How to find Plato, 34 Capricorni, Eratosthenes, 13 Cygni, Clavius and Eta Aquilae the weekend of September 13 - 15.
Friday, September 13 - Do you think that today is jinxed? Then your luck is about to change as we walk upon the Moon this evening and take a look at sunrise over one of the most often studied and mysterious of all craters - Plato.
Located on the northern edge of Mare Imbrium and spanning 95 kilometers in diameter, Class IV Plato is simply a feature that all lunar observers check because of the many reports of unusual happenings. Over the years, mists, flashes of light, areas of brightness and darkness, and the appearance of small craters have become a part of Plato's lore.
On October 9, 1945 an observer sketched and reported "a minute, but brilliant flash of light" inside the western rim. Lunar Orbiter 4 photos later showed where a new impact may have occurred. While Plato's interior craterlets average between less than one and up to slightly more than two kilometers in diameter, many times they can be observed - and sometimes they cannot be seen at all under almost identical lighting conditions. No matter how many times you observe this crater, it is ever changing and very worthy of your attention!
Although tonight's bright skies will make our next target a little difficult to find visually, look around four fingerwidths southwest of Delta Capricorni (RA 21 26 40 Dec -22 24 40) for Zeta? Also known as 34 Capricorni, Zeta is a unique binary system. Located about 398 light-years from Earth, the primary star is a yellow supergiant with some very unusual properties - it's the warmest, most luminous barium star known. But that's not all, because the B component is a white dwarf almost identical in size to our own Sun!
Saturday, September 14 - Tonight would be a great opportunity to take another look at crater Eratosthenes. Just slightly north of lunar center, this easily spotted feature dangles at the end of the Apennine Mountain range like a yo-yo caught on a string. Its rugged walls and central peaks make for excellent viewing. If you look closely at the mountains northeast of Eratosthenes, you will see the high peak of Mons Wolff. Named for the Dutch philosopher and mathematician, this outstanding feature reaches 35 kilometers in height. To the southwest of Eratosthenes you may also spot the ruined remains of crater Stadius. Very little is left of its walls and the floor is dotted with small strikes. Near the twin pair of punctuations to its south lie the remains of Surveyor 2!
Now let's journey to a very pretty star field as we head toward the western wing tip in Cygnus to have a look at Theta - also known as 13 Cygni. It is a beautiful main sequence star that is also considered by modern catalogs to be a double. For large telescopes, look for a faint (13th magnitude) companion to the west? But it's also a wonderful optical triple!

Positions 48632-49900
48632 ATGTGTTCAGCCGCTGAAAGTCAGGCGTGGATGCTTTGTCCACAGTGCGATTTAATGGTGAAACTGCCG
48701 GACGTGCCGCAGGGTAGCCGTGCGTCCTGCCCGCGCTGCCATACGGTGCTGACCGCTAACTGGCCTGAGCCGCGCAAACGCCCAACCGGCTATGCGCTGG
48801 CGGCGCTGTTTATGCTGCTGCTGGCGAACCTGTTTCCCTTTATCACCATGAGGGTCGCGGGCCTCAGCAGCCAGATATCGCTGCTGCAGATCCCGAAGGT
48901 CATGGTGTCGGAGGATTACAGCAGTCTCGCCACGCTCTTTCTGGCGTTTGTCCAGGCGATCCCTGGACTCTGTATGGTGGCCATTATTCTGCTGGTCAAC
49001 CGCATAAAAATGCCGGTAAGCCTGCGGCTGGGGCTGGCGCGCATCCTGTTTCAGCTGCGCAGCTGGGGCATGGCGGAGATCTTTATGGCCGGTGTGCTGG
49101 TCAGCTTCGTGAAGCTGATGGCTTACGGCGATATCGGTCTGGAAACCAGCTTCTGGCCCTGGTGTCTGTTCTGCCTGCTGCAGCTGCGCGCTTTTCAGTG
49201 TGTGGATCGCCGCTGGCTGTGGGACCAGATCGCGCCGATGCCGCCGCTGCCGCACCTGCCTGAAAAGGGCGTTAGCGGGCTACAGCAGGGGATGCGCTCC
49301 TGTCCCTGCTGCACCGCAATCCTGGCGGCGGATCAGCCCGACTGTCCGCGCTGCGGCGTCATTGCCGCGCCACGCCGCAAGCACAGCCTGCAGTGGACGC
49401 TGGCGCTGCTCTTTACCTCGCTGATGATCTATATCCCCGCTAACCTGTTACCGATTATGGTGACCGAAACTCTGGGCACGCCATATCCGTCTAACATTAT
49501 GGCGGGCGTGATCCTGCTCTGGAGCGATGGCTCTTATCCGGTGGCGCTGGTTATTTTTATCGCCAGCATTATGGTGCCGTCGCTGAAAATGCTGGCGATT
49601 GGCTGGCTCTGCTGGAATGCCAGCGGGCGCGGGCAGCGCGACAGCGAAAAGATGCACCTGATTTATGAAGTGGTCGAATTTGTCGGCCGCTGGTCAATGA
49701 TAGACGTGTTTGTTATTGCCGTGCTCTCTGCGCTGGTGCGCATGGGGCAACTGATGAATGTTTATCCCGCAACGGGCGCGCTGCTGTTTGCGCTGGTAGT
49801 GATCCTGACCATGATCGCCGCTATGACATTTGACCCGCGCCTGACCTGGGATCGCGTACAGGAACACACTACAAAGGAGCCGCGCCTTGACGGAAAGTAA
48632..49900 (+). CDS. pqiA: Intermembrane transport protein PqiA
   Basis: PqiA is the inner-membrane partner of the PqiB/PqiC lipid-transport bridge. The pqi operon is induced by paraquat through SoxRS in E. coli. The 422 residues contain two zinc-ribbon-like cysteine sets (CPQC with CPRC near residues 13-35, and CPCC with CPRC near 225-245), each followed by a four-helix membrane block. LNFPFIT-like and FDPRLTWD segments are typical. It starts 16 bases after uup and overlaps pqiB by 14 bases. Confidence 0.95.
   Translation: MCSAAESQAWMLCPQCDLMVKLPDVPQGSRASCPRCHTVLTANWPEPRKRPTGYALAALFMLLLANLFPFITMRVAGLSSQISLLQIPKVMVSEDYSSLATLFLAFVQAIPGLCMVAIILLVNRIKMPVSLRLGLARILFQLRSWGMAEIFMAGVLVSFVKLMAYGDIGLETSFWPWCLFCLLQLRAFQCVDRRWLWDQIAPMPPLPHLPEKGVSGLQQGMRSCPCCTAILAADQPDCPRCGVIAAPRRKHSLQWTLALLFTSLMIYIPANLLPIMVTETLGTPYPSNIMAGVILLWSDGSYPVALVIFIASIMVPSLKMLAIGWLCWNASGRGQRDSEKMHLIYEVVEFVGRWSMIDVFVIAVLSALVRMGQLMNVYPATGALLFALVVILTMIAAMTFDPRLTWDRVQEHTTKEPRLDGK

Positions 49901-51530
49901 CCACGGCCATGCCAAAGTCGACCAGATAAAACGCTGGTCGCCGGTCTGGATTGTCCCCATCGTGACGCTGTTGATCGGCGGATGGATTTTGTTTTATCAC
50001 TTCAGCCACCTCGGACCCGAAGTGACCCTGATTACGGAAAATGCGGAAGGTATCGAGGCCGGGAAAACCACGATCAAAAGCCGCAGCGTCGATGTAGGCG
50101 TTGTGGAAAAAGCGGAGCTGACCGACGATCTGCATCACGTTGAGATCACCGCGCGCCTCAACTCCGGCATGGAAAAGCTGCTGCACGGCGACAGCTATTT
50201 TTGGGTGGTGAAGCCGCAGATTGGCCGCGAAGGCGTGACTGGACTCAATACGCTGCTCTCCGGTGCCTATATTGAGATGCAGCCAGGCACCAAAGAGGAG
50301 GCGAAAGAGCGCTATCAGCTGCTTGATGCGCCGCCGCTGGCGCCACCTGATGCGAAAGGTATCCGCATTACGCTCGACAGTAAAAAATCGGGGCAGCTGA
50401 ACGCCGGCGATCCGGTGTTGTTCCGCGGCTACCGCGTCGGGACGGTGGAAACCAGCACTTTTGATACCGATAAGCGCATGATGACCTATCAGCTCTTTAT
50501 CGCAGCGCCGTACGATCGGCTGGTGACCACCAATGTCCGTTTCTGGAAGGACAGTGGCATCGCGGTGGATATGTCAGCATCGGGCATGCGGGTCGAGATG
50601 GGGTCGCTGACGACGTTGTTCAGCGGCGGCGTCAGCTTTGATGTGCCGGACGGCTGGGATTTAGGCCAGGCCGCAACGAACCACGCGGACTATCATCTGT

Also in the field with Theta to the southeast is the Mira-type variable R Cygni, which ranges in magnitude from around 7 to 14 in slightly less than 430 days. This pulsating red star has a really quite interesting history that can be found at AAVSO, and is circumpolar for far northern observers. Check it out!
Sunday, September 15 - Tonight on the Moon, let's take an in-depth look at one of the most impressive of the southern lunar features - Clavius.
Although you cannot help but be drawn visually to this crater, let's start at the southern limb near the terminator and work our way up. Your first sighting will be the large and shallow dual rings of Casatus with its central crater and Klaproth adjoining it. Further north is Blancanus with its series of very small interior craters, but wait until you see Clavius.
Caught on the southeast wall is Rutherford with its central peak and crater Porter on the northeast wall.
Look between them for the deep depression labeled D. West of D you will also see three outstanding impacts: C, N and J; while CB resides between D and Porter. The southern and southwest walls are also home to many impacts, and look carefully at the floor for many, many more!
It has been often used as a test of a telescope's resolving power to see just how many more craters you can find inside tremendous old Clavius. Power up and enjoy!
And if you'd like to visit an object that only requires eyes, then look no further than Eta Aquilae one fist-width due south of Altair...
Discovered by Edward Pigot in 1784, this Cepheid-class variable has a precision rate of change of over a magnitude in a period of 7.17644 days. During this time it will reach of maximum of magnitude 3.7 and decline slowly over 5 days to a minimum of 4.5... Yet it only takes two days to brighten again! This period of expansion and contraction makes Eta very unique. To help gauge these changes, compare Eta to Beta on Altair's same southeast side. When Eta is at maximum, they will be about equal in brightness.
Until next week? Ask for the Moon, but keep on reaching for the stars!
Tammy is a professional astronomy author, President Emeritus of Warren Rupp Observatory and retired Astronomical League Executive Secretary. She has received a vast number of astronomy achievement and observing awards, including the Great Lakes Astronomy Achievement Award, RG Wright Service Award and the first woman astronomer to achieve Comet Hunter's Gold Status.